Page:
Monday, 21 September 2009

World Press Photo 09

The World Press Photo 09 exhibition is on at Wellington's Shed 11 until 4 October. It is a collection of pictures taken by international photojournalists is a range of categories, and the winners, runners up, and honourable mentions are on display.

Some of the photos are quite hard-hitting, and many will leave viewers emotionally charged. There is a competition in which you can enter to win a digital camera; simply choose the photo that means most to you and write a very short explanation why. This was an interesting process.

For me, the most poignant photo was one of a girl running barefoot along a street after a cyclone in Burma. All around her are books laid open on the ground to dry. As an educator, what struck me was the value that was placed on books and learning, even in the aftermath of what was the country's worst natural disaster in recorded history. (I am not sure whether this link will take you directly to the photo; if not, it is the picture on the bottom right corner of the grid.)

Two friends went to the exhibition with me. One is a soldier and nurse in the New Zealand Army. She is also a mum. This photo of a soldier carrying an injured child following an earthquake in China (bottom left corner if the link doesn't work directly) was her choice. Her partner, a father, was struck by the sheer terror in this boy's face as a policeman approaches his home in Nairobi amid ethnic violence following the elections in December 2007.

Even though there were many people at the exhibition, there was a strange sense of quiet as people walked around viewing the photos. Not all depicted doom and gloom. However, the mood was generally sombre; I'm imagining that, like myself and my friends, everyone approaches each image with their own lens and takes from it something which relates to their own lives or experiences. This certainly became evident as we discussed our individual choices for the photos that meant the most of us and we realised that, even though we could not relate to any of the situations directly, we chose images which depicted the things we valued. Well worth a visit.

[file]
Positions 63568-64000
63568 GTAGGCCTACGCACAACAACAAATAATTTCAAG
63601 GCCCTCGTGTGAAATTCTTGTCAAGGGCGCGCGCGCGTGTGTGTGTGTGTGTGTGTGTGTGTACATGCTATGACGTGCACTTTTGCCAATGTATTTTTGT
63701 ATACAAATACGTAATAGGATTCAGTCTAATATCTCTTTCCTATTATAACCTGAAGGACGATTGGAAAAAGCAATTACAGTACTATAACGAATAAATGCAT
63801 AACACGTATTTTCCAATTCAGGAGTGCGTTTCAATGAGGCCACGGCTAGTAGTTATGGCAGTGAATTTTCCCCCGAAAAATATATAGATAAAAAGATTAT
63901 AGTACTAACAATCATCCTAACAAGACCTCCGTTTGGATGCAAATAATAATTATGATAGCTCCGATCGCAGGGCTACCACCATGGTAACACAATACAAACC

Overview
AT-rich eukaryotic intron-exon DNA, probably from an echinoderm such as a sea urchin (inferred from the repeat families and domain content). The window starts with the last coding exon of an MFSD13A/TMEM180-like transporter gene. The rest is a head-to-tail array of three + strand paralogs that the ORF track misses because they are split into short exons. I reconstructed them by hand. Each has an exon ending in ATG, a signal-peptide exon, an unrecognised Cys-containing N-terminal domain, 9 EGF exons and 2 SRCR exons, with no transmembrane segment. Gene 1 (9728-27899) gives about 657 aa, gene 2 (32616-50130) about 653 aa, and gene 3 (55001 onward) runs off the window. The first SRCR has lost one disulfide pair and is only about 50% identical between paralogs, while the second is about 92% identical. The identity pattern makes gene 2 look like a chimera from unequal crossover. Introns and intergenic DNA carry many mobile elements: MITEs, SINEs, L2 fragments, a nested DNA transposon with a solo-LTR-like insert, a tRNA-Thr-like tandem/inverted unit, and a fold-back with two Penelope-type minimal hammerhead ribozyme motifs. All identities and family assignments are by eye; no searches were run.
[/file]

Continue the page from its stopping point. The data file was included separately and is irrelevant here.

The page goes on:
5 comments:

Sab said...

Wow. Those images are just... wow. I also love the one you picked. I loved books as a girl and I remember when one of my journals fell into some water. My mom took it out and dried each page for me.

Donna said...

wow.
Hey before I forget...


Yields: 1 loaf


Total Time: 1 hr

Cook Time: 15 min


Oven Temp: 350
Ingredients
U.S. Metric Conversion chart

1 3/4 cup(s) all-purpose flour
1/2 cup(s) sugar
1 teaspoon(s) baking powder
1/2 teaspoon(s) baking soda
1/2 teaspoon(s) salt
1 cup(s) (about 3 small) bananas, mashed, very ripe
1/3 cup(s) fruit-based fat replacement or unsweetened applesauce
2 large egg whites
1 large egg
1/4 cup(s) pecans, chopped

--------------------------------------------------------------------------------

Directions

Preheat oven to 350 degrees F. Spray 9" by 5" metal loaf pan with nonstick cooking spray.
In large bowl, combine flour, sugar, baking powder, baking soda, and salt.
In medium bowl, with fork, mix mashed bananas, fruit-based fat replacement, egg whites, and egg.
Stir banana mixture into flour mixture just until moistened. Spoon batter into loaf pan, sprinkle with chopped pecans.
Bake 40 to 45 minutes, until toothpick inserted in center of loaf comes out clean with just a few moist crumbs attached. Cool loaf in pan on wire rack 10 minutes. Remove loaf from pan, cool completely on wire rack.
Each slice: About 110 calories, 3 g protein, 22 g carbohydrate, 2 g total fat (0 g saturated), 13 mg cholesterol, 140 mg sodium.

Kellee said...

I love that each image you all chose fits most directly with your lives.

Café Chick said...

Thank you, dearest Donna - I will have a go at baking banana bread when my next bananas are ready. Using pecans looks absolutely delicious!! I really appreciate your sharing your recipe. :-)

~JarieLyn~ said...

Wow, these images are pretty profound. My choice is in the 3rd place winners, top left hand corner. (An old woman covering her face)